June 09, 2021
Kansas City, Kan. — For the first time in nearly 2 decades, the Food and Drug Administration has approved a new medication to treat Alzheimer’s disease. The drug, ADUHELM™ (aducanumab), is designed to slow cognitive decline in Alzheimer’s disease patients. ADUHELM was tested in people who are in the early stages of the disease and exhibit mild cognitive decline.
“It will change the game on how we diagnose and treat Alzheimer’s disease,” said Jeffrey Burns, MD, Alzheimer's disease specialist at The University of Kansas Health System.
Most current medications for Alzheimer’s disease work by treating the patient’s symptoms. ADUHELM, however, is designed to slow changes in the brain that may cause or influence the progression of Alzheimer's disease, thereby potentially altering the course of the disease itself.
ADUHELM targets amyloid beta plaque – a hallmark protein found in the brain of people with Alzheimer’s disease. Early clinical data supports that a reduction in these plaques is expected to lead to a reduction in cognitive decline. However, more studies are needed to prove the effectiveness of ADUHELM.
“It’s not a cure and will not reverse Alzheimer’s disease,” says Dr. Burns. “But it could help slow disease progression.”
ADUHELM received accelerated approval from the FDA. This fast-tracking program allows for earlier release of drugs to treat serious diseases and fill an unmet medical need. It is not the same as the emergency use authorization, which was used for the COVID-19 vaccine.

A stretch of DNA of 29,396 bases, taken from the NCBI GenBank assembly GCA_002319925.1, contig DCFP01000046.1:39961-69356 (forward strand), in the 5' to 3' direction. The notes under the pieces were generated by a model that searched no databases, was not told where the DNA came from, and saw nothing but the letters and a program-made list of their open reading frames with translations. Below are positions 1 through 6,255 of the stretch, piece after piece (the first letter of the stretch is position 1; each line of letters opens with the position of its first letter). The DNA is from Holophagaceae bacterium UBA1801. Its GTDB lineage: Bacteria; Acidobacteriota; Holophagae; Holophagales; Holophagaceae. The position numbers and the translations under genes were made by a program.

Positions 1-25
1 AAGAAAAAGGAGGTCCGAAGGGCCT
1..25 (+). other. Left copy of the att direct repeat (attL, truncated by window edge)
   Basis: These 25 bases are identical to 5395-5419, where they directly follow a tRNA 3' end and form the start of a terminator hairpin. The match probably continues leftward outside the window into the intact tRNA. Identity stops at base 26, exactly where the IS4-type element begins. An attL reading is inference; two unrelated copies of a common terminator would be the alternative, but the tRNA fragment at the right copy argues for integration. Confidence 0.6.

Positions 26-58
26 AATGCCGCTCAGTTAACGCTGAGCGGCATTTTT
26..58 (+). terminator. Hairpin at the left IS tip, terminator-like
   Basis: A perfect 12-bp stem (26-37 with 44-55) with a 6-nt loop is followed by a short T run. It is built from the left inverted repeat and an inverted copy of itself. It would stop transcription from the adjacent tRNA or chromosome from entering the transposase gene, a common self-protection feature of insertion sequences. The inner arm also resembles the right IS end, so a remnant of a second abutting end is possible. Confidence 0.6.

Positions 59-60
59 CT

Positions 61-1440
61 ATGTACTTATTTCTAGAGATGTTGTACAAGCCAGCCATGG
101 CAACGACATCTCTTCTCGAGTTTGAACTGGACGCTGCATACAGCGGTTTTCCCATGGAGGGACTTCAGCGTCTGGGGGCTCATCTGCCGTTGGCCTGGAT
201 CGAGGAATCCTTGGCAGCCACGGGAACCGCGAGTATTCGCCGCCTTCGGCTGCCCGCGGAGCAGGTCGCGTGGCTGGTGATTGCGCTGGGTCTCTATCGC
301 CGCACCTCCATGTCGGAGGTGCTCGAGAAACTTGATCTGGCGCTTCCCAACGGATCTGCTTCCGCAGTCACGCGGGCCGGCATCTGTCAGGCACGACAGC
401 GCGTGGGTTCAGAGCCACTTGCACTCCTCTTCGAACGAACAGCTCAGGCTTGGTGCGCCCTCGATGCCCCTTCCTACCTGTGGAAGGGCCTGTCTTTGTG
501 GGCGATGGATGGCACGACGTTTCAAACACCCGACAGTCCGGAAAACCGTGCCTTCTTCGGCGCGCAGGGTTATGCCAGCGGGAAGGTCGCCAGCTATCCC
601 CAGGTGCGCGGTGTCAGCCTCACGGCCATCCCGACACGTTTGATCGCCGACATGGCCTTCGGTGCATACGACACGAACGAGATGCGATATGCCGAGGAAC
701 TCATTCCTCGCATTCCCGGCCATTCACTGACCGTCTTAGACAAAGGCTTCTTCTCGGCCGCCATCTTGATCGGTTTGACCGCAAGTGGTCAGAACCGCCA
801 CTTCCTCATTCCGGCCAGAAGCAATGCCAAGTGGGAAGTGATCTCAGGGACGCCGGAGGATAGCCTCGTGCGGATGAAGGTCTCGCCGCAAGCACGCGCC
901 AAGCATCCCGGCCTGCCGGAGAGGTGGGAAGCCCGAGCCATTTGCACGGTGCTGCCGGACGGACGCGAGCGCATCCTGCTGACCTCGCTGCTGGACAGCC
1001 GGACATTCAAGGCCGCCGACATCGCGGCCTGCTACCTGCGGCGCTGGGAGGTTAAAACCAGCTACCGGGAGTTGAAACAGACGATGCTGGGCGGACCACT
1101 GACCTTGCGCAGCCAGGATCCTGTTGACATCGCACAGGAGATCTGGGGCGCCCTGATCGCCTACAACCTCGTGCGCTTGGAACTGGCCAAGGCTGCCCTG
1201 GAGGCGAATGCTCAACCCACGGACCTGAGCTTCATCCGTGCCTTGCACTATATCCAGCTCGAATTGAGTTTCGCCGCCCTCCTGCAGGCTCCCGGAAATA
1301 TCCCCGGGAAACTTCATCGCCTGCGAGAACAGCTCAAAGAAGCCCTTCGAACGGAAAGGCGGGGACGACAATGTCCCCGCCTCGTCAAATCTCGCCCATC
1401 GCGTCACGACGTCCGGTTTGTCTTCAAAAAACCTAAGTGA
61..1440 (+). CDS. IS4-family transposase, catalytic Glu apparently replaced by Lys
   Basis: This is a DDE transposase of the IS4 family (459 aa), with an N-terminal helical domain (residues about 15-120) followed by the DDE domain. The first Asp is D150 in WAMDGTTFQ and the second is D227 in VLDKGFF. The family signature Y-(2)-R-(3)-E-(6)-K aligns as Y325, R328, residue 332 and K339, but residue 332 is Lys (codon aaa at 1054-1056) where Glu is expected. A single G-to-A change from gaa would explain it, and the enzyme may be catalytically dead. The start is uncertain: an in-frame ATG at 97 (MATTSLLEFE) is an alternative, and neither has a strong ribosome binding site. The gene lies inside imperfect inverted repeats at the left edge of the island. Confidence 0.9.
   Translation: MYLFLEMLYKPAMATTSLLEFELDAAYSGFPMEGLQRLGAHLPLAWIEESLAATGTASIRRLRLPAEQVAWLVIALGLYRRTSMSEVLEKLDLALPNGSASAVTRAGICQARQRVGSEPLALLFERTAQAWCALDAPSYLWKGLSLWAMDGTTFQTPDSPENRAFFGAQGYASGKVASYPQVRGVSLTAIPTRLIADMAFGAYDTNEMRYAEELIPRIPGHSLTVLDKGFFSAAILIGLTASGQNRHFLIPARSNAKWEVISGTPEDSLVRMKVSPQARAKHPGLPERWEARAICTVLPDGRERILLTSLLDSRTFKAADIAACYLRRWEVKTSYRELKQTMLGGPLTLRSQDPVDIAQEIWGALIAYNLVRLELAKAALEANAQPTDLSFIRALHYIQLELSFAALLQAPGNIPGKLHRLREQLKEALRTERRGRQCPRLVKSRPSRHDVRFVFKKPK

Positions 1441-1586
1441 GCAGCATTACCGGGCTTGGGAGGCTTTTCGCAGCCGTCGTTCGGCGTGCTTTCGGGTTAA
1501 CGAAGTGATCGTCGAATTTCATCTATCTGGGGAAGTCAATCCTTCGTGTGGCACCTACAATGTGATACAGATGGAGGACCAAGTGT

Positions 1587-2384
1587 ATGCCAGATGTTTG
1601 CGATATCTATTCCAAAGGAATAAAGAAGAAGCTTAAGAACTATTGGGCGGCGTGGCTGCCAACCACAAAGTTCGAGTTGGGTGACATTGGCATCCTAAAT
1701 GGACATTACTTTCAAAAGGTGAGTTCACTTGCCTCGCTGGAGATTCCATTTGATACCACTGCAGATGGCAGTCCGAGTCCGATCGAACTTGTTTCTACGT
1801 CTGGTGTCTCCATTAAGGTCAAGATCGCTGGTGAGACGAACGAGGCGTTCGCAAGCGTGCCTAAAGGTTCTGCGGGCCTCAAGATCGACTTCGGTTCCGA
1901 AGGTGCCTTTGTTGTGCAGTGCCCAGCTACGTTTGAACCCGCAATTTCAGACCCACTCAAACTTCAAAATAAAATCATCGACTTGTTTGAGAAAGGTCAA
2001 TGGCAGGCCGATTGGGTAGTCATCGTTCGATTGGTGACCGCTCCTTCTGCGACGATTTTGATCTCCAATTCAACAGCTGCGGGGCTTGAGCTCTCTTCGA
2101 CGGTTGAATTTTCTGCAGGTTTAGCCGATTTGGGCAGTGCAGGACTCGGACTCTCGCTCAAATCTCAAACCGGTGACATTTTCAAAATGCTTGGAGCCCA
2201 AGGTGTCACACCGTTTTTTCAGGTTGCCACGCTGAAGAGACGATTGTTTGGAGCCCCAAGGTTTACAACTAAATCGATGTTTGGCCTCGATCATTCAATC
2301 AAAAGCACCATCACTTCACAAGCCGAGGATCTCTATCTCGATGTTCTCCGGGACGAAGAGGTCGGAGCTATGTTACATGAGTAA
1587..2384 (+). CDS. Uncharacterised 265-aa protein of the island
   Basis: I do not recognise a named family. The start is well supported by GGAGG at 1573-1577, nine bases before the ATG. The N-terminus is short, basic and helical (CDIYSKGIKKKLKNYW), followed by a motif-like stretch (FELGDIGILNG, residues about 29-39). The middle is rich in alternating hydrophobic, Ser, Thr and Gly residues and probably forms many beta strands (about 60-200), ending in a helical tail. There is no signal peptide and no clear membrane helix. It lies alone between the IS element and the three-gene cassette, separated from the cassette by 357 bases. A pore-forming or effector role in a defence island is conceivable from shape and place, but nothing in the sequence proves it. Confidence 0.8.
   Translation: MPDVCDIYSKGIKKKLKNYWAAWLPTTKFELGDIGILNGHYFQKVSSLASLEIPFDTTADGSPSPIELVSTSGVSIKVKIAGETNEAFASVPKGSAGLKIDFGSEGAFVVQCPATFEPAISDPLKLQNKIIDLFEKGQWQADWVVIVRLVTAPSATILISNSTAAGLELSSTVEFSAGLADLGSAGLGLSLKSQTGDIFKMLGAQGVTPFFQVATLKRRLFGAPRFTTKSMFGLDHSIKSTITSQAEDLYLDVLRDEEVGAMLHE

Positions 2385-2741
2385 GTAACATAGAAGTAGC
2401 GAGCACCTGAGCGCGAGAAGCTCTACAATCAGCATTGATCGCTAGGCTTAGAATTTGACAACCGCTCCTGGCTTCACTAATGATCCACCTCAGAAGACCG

In order to gain full FDA approval, ADUHELM’s parent company, Biogen, is required to conduct a post-approval clinical trial to verify the drug’s clinical benefit. The University of Kansas Health System is part of that trial.
“More conclusive data will be collected in the coming years,” Dr. Burns states.
The University of Kansas Health System will be offering ADUHELM to people with Alzheimer’s disease who meet certain criteria. In order to qualify, patients must undergo a thorough evaluation that includes a series of tests, such as cognitive testing, MRI, amyloid PET scan or lumbar puncture. Patients who are good candidates for treatment with ADUHELM will be monitored with MRI scans every 3-6 months.
The University of Kansas Alzheimer’s Disease Center, part of the University of Kansas Medical Center, is home to the region’s only National Institute on Aging-designated Alzheimer’s Disease Research Center and 1 of only 31 nationally designated Alzheimer’s Disease Research Centers in the nation. The medical center collaborates with The University of Kansas Health System to offer more exercise and clinical research drug trials than other hospitals in the region.